We're about to get on the road and travel to Dothan, Alabama, to attend the funeral of D's cousin who died on Thursday
after a very difficult fight with cancer. He leaves behind a wife and three children, two girls and a boy who is his namesake. The oldest is 7, the middle is 5, the youngest is 1. There will be full military honors as he had 13 years of service in the U.S. Army. He was awarded the Order of St. Michael and Meritorious Service Medal. He was only 32 years old.
Herbie was a huge fan of the Philadelphia Eagles
, and several team members have visited him in the hospital over the past year during the course of his chemo. Several are expected to attend the funeral today as well. The team has set up trust funds for Herbie's children, as well as the gift of a blank check to Jessica, his wife. They gave it to her recently, telling her that once this was all over with she was to take the children to Disney World for as long as they wanted to stay, do whatever they wished to do, and fill in the amount of the check as she saw fit to do.
D and I drove to Atlanta yesterday morning to pick up his Grandmother from the airport, she flew in from Toledo. On the way up, we were listening to an oldies station and John Denver's "Rocky Mountain High" came on the radio. It made me think of the better part of my childhood for a brief moment. I grew up on that kind of music, so it took me back to a safer and happier time in my life. I focused on a memory that made me blissfully happy associated with music, and came up with my first time on an amusement park ride. It was the Himalaya, that insane roller coaster thing that screams around a humpy track partially hidden in a sort of tunnel with lights flashing everywhere and music blaring. I remember being very trepidacious at first but also remembering how much fun everyone on it seemed to be having - so I took the plunge. No sooner had I talked myself into it when Steve Miller Band's "Jungle Love" came on, followed by CCR's "Down On The Corner". There I was, 9 years old or so, on my first grown-up ride, singing at the top of my lungs, completely elated save for the force of gravity on me which I thought was annoying.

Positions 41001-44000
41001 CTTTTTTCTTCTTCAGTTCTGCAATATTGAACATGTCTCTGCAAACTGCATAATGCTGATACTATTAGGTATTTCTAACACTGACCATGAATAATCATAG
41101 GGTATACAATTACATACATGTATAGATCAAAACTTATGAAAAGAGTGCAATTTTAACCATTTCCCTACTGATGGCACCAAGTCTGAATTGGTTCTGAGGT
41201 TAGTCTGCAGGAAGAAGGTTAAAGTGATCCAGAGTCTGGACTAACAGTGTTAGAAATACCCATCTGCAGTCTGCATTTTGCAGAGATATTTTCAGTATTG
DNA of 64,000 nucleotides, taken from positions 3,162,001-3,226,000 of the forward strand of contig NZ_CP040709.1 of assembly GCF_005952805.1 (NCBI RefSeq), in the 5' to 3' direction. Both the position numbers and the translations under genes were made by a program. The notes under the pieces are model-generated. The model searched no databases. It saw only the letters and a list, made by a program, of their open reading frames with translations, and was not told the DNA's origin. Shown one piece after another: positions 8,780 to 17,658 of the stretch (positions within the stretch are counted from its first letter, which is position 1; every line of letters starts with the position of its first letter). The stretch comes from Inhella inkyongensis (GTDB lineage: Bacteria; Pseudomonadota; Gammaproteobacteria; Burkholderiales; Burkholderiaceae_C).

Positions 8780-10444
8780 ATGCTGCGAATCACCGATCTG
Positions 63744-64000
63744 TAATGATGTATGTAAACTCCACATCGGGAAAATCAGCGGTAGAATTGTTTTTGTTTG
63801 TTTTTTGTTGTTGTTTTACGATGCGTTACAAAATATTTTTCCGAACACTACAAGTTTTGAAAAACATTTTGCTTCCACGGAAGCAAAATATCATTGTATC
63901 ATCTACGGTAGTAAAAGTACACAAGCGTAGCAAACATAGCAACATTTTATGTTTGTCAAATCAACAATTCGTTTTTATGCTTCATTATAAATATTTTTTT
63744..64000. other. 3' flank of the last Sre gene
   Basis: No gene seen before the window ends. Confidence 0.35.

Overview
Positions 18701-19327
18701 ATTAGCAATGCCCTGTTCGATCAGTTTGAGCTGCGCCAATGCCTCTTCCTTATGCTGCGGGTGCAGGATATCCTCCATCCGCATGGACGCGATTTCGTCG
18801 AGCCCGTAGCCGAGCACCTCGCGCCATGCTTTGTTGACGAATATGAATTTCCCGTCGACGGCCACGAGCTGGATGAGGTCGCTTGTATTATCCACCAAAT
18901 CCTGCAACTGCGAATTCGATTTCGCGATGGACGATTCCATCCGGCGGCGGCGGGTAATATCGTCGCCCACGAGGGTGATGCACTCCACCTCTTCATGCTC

I'll be trying hard to think about that today when they play taps at the graveside service and do the 21 gun salute, that always shreds me to pieces no matter how many times I hear it. I hate funerals. I've been to far too many in my 35 years, a hell of a lot more than my share. While I only met him once over the summer last year, I'm very sad that he and his family have suffered as much as they have and will continue to do so in his absence.